Everything above is true.
British pennies and halfpence were minted in huge numbers between 1860 and 1967. Some years had as many as 100 million coins minted.
They circulated throughout the UK and in many colonies until the mid 20th century. Here in New Zealand we had them until 1940, Australia had them to 1911, South Africa until 1923, and also ina few other places like Malta, Gibraltar, Ireland, Seychelles, Mauritus and various southern african colonies and the pacific islands as well.
As a penny had the buying power in 1900 of around 50 cents today, they were in everyones pockets and saw heavy usage. Hence with the exception of a few dates and varieties like 1933, 99% of these coins are worth melt value only (The copper in a penny is worth around 6 US cents) and nominally at facevalue (0.4166 British pence).
Pennies before about 1900 are worth some money in VF or better conditon ($10 in VF to say $50 in UNC for most dates). Coins from George V 1911 - 1936 are worth maybe $2 or 3 in VF and $20 in UNC for 1910s coins but only $2 for 1936 coins.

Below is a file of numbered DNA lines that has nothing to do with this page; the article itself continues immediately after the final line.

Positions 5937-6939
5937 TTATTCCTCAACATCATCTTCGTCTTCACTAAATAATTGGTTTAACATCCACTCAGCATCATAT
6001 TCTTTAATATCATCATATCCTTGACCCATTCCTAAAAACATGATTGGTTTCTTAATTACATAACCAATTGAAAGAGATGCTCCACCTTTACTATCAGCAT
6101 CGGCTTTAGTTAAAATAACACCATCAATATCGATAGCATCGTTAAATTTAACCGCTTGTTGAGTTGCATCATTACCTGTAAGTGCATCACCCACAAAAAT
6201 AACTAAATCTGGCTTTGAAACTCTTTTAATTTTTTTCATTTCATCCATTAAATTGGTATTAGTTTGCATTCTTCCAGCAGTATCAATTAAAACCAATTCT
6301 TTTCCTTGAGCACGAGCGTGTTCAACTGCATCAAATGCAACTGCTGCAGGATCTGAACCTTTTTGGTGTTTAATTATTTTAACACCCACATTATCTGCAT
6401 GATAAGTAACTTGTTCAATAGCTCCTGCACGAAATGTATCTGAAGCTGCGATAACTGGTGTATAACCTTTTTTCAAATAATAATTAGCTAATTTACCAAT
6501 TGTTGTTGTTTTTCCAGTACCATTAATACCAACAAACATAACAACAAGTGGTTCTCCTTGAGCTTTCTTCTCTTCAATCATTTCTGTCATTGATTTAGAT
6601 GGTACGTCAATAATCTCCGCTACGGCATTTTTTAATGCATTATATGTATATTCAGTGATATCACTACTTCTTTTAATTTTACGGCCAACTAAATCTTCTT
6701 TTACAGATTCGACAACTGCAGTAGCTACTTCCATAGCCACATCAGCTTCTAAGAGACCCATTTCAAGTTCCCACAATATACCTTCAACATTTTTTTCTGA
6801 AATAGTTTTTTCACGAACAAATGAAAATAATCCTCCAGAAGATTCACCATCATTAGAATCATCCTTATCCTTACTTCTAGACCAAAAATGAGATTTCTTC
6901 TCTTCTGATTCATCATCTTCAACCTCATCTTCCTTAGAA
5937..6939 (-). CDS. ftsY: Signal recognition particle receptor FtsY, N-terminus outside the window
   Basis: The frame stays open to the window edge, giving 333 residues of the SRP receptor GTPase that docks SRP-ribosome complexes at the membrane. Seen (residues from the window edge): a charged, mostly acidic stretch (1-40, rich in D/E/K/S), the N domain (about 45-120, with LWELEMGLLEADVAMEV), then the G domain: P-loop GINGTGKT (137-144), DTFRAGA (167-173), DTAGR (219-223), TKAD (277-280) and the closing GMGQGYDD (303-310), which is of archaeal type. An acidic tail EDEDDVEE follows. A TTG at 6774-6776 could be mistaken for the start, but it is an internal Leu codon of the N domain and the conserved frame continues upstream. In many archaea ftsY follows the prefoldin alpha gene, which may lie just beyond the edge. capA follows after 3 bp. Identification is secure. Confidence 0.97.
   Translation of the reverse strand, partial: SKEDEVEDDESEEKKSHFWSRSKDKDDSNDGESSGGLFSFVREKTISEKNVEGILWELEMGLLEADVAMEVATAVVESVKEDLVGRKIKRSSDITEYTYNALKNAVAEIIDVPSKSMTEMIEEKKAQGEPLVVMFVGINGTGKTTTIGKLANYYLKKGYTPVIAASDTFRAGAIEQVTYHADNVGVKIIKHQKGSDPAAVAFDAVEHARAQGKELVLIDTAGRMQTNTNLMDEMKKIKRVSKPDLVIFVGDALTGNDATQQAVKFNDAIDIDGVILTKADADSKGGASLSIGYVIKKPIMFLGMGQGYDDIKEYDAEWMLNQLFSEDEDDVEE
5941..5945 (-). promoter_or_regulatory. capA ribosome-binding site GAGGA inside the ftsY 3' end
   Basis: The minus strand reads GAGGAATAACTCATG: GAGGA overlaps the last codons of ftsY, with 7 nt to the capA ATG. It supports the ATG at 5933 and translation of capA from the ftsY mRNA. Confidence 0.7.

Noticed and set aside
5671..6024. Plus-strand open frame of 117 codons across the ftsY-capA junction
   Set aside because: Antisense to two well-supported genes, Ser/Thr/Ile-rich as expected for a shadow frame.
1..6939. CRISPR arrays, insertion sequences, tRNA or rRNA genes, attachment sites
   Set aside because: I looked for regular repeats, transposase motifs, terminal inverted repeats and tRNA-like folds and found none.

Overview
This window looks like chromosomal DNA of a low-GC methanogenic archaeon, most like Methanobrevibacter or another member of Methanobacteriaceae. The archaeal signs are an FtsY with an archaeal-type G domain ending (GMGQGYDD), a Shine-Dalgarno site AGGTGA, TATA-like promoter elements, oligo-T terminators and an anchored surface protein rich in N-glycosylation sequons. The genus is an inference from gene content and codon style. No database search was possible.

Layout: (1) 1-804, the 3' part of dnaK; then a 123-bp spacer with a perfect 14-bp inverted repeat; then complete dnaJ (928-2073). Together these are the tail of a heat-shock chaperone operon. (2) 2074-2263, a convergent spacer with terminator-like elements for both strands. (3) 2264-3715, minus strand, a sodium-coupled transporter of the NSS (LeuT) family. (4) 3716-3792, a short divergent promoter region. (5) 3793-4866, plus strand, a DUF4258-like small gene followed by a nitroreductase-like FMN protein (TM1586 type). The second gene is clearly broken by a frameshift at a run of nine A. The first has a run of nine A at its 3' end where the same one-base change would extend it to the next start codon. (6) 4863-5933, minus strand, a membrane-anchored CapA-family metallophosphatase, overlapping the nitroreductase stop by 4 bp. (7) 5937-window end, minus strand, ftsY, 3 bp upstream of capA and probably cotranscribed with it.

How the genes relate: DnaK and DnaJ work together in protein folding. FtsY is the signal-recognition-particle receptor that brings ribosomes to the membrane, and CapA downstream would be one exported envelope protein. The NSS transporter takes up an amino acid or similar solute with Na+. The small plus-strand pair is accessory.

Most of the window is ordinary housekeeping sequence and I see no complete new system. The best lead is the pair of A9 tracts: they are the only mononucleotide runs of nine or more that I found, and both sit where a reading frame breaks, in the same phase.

George VI and Elizabeth coins are worth maybe $1 each in UNC condition and nothing in other conditions.
Your 1919 coin is in G - VG condition, practically the minimum possible condition for a 1919 coin which should be at least Fine.
Sorry the news is not better.
UNC means no wear and bright lustre with pinkish mint bloom.
Loving Halfcrowns. British and Commonwealth coins 1750 - 1950 and anything Kiwi.
If it's round, shiny and silvery I will love it.
Edited by Princetane
02/07/2020 7:50 pm